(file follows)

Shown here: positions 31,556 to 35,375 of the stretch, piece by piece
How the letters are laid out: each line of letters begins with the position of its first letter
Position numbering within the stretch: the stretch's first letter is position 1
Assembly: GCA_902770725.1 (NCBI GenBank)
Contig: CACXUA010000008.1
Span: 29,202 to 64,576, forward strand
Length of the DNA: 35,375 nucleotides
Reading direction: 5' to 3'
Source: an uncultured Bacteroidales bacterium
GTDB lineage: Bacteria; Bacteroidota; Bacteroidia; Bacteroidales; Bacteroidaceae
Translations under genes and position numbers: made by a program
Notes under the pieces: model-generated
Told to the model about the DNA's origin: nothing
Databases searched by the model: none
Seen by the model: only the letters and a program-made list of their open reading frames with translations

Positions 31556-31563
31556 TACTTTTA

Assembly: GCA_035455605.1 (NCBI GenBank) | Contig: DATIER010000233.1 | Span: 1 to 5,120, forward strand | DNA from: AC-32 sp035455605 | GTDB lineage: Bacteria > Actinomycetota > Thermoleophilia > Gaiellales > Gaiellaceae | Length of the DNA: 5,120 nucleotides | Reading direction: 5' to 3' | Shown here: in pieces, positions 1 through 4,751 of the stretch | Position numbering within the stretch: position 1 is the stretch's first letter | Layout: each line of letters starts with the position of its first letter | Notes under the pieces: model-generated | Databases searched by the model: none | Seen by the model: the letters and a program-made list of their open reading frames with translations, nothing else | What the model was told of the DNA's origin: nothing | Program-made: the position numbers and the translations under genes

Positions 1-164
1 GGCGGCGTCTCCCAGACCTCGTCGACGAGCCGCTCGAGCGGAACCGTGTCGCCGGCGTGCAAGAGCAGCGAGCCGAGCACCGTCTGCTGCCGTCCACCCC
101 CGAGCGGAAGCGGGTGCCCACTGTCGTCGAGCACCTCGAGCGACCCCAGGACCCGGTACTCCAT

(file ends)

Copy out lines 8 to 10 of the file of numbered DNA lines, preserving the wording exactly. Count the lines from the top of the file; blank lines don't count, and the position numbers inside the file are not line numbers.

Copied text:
Reading direction: 5' to 3'
Source: an uncultured Bacteroidales bacterium
GTDB lineage: Bacteria; Bacteroidota; Bacteroidia; Bacteroidales; Bacteroidaceae